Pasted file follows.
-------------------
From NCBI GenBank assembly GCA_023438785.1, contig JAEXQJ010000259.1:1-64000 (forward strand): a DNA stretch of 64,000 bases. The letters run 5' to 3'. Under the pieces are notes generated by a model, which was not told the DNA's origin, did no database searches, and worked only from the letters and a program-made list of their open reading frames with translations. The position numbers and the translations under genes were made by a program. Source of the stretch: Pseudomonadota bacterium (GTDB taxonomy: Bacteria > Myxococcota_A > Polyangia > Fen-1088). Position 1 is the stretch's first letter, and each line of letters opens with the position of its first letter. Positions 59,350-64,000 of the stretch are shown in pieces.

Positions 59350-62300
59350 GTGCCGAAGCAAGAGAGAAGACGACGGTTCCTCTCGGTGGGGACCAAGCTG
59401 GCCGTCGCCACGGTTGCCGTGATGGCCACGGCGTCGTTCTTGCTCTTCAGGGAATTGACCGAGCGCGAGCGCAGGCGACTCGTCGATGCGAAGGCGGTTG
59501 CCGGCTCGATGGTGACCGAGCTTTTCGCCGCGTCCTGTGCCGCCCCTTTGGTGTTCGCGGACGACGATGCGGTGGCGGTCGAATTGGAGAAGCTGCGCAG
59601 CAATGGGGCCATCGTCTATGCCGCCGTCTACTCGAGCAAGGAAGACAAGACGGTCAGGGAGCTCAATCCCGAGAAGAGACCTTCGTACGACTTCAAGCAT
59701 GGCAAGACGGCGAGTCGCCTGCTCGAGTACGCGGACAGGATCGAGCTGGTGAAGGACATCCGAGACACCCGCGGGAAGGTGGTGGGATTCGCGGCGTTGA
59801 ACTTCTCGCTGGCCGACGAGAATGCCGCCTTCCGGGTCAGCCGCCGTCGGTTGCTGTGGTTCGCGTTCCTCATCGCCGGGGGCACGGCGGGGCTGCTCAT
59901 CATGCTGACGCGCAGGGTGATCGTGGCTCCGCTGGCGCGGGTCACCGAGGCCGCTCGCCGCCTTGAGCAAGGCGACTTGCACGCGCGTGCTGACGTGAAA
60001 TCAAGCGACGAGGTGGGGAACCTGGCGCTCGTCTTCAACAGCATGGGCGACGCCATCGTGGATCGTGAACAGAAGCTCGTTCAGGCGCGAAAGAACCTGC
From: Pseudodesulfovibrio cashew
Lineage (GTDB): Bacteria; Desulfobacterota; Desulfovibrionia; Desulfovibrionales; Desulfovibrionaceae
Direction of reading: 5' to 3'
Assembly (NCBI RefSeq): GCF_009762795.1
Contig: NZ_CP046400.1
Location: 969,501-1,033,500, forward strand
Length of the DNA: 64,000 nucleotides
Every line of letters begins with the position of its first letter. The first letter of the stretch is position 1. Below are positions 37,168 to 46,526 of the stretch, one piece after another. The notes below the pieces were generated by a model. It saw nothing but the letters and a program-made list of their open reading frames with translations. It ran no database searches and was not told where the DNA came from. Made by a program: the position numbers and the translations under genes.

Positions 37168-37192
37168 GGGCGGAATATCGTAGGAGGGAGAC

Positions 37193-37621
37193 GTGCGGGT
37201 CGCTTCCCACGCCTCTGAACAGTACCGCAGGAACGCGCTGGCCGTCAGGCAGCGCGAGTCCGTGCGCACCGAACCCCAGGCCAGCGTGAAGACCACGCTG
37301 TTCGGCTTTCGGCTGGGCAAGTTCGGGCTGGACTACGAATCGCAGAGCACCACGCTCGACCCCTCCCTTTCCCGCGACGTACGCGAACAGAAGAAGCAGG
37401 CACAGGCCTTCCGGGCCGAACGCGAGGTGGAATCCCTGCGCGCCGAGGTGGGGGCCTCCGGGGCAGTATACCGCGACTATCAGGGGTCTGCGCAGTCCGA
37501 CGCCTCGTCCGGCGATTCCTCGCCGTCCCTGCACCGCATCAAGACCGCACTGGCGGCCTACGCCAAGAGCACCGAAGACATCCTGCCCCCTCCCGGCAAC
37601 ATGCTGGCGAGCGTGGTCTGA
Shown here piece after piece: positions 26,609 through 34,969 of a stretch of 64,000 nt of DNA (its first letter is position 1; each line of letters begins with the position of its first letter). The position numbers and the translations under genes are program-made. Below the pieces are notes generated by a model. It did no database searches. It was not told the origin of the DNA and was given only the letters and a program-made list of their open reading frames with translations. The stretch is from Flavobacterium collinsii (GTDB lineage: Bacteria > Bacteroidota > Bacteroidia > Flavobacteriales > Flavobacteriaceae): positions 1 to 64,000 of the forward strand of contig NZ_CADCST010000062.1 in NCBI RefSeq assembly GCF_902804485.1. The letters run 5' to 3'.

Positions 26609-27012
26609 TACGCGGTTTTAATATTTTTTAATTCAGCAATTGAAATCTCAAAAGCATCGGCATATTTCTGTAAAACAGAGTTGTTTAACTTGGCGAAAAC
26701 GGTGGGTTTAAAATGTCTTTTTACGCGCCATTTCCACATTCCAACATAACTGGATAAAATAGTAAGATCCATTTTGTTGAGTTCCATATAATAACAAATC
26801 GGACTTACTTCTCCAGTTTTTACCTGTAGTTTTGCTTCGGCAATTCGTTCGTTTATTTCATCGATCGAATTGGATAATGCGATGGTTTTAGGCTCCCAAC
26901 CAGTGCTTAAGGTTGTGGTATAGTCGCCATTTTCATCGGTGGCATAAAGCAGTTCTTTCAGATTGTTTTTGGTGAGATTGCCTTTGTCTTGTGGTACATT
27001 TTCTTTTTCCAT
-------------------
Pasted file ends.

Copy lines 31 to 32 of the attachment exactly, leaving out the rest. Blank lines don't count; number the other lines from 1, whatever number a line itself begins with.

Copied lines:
26701 GGTGGGTTTAAAATGTCTTTTTACGCGCCATTTCCACATTCCAACATAACTGGATAAAATAGTAAGATCCATTTTGTTGAGTTCCATATAATAACAAATC
26801 GGACTTACTTCTCCAGTTTTTACCTGTAGTTTTGCTTCGGCAATTCGTTCGTTTATTTCATCGATCGAATTGGATAATGCGATGGTTTTAGGCTCCCAAC